Book Reviews

Review: Six Angry Girls by Adrienne Kisner

Six Angry Girls is sheer perfection. It is one of those books that fell into my lap at the exact moment I needed it to. The world has seemed a little disheartening recently and Six Angry Girls reminds me of the hope and possibility. Find out all the reasons I loved Six Angry Girls in this book review!


Raina Petree is crushing her senior year, until her boyfriend dumps her, the drama club (basically) dumps her, the college of her dreams slips away, and her arch-nemesis triumphs.

Things aren’t much better for Millie Goodwin. Her father treats her like a servant, and the all-boy Mock Trial team votes her out, even after she spent the last three years helping to build its success.

But then, an advice columnist unexpectedly helps Raina find new purpose in a pair of knitting needles and a politically active local yarn store. This leads to an unlikely meeting in the girls’ bathroom, where Raina inspires Millie to start a rival team. The two join together and recruit four other angry girls to not only take on Mock Trial, but to smash the patriarchy in the process.


(Disclaimer: I received this book from the publisher. This has not impacted my review which is unbiased and honest.)

Six Angry Girls is for everyone who needs to find a little hope. Who loves queer girls, the power of standing up to the patriarchy, and friendship. It’s a story that left me with such a supreme sense of satisfaction all around. I love Six Angry Girls from every angle. It’s a book that celebrates knitting out of resistance, which is awesome enough, but it also celebrates fighting for change and the radical action of happiness.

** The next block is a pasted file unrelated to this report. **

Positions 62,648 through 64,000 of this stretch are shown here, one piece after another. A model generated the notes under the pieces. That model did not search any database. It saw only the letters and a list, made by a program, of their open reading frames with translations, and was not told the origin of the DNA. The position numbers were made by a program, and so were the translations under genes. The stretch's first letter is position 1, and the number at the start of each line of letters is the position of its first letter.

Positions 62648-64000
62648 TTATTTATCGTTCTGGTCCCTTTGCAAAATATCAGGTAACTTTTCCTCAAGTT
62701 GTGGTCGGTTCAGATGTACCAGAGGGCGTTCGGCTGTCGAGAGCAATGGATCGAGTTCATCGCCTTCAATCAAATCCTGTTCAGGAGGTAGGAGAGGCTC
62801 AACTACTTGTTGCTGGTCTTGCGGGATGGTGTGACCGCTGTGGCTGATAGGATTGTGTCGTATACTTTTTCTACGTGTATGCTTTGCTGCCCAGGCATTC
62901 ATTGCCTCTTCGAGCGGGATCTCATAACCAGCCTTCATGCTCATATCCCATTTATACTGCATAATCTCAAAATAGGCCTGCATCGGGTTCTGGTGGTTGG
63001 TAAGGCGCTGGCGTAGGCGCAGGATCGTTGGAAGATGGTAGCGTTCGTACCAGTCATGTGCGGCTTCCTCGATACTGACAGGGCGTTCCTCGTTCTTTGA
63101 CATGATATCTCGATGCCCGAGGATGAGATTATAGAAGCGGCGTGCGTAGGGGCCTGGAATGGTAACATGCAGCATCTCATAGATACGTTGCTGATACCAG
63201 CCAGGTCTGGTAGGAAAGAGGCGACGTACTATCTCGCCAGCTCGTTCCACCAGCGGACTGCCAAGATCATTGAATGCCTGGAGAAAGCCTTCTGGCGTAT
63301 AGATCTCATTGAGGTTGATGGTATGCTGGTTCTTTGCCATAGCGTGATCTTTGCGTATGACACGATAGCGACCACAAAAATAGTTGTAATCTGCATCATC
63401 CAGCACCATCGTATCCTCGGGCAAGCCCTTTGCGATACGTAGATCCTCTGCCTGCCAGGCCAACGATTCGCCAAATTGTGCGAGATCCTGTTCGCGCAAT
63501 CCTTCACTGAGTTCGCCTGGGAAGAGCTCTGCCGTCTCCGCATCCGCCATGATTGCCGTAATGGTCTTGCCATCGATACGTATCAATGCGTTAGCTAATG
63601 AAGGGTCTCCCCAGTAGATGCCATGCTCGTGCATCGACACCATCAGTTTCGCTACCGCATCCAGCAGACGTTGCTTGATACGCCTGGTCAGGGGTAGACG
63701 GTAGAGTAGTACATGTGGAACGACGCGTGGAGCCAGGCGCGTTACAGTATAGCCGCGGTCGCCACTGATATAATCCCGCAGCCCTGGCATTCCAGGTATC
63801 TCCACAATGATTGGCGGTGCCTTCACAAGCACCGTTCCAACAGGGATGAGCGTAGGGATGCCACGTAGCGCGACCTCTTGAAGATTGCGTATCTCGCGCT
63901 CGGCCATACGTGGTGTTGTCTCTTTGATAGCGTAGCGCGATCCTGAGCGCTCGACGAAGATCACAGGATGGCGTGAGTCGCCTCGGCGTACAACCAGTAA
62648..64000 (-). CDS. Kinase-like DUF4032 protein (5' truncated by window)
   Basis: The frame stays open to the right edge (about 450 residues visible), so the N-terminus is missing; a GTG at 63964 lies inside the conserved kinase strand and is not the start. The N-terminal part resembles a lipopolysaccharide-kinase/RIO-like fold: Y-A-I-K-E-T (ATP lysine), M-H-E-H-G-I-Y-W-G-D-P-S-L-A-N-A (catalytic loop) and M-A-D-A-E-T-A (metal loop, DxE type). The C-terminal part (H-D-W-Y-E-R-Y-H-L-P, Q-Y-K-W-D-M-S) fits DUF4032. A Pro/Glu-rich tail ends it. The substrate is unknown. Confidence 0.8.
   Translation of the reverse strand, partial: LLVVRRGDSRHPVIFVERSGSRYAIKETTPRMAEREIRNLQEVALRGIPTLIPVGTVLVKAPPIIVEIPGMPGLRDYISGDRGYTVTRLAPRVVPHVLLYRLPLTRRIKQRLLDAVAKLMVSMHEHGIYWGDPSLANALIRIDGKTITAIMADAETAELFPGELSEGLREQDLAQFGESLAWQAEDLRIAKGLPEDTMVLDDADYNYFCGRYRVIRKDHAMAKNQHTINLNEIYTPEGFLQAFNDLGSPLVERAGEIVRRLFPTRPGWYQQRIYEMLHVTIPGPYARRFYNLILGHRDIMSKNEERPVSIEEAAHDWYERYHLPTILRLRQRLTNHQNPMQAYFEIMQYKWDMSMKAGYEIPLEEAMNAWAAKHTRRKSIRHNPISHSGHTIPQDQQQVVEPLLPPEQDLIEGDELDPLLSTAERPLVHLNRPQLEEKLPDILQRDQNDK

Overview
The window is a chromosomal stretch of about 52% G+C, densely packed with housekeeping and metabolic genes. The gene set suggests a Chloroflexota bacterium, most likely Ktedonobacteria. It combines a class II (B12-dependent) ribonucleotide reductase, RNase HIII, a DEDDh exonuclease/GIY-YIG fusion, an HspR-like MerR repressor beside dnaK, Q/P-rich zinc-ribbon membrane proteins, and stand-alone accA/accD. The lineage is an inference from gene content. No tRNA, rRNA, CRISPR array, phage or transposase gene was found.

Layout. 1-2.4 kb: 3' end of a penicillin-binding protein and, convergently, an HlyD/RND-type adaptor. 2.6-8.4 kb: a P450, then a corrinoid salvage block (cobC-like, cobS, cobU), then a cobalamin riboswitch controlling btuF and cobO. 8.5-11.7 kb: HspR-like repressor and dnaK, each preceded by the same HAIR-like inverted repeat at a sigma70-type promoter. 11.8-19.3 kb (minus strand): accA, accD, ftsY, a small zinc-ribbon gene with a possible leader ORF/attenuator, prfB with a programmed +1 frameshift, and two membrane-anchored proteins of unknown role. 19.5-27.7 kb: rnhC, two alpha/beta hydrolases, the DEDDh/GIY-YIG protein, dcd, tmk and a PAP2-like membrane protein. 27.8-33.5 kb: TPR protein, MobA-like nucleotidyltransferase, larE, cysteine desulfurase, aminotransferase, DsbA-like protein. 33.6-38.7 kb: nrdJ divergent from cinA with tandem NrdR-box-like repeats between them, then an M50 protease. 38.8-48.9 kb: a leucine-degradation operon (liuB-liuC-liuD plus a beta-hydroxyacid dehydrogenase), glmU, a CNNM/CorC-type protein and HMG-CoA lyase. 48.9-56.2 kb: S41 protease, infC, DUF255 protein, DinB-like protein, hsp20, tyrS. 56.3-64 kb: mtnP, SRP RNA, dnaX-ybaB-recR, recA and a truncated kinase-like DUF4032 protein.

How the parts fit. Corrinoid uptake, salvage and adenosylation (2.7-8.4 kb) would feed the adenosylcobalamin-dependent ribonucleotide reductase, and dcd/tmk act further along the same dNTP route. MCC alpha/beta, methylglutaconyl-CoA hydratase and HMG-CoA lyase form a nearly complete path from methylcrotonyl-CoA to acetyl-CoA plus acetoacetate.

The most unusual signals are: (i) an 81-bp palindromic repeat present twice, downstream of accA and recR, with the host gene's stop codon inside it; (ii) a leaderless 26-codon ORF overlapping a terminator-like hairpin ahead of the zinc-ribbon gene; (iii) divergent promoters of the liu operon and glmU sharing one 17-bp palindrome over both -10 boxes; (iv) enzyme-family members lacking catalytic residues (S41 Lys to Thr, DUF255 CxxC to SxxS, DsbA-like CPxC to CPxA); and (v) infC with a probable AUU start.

Six Reasons I Love This Book

  1. I love ALL the angry girls. But seriously, all the characters in this book can have my whole heart. They are full of laughter, life, and ambition,. At the same time, I also love how queer and diverse they were – shout out to the asexual representation!
  2. It’s a story about fighting back in whatever way we can. If that means knitting, if that means speaking out, if that means making our own spaces of happiness. Six Angry Girls celebrates it all.
  3. Millie felt SO relatable to me. Not only her intense planning and the way she feels the weight of the responsibility, but also her passion. That feeling of being overlooked, despite all your work.
  4. The story was a perfect balance of character growth and action. I loved the little developments as well as the gigantic moments. It made me read this entire book in one sitting.
  5. While some of the adults in this book I despise, I love that Millie and Raina are able to find some caring and political adults. Yes I have some notes that are like – why are some men like this – but at the same time there are some wonderfully sex positive figures and those who are just generally awesome.
  6. Six Angry Girls felt incredibly timely and raw without being a book that brought back all the bad memories. It is a book of hope. Tackling some very real to life political moments, it manages to explore joy, loss, perseverance, and victory.

Find Six Angry Girls on Goodreads, Amazon, Indiebound, & The Book Depository.


What is your favorite political YA? I also loved Yes, No, Maybe So!!

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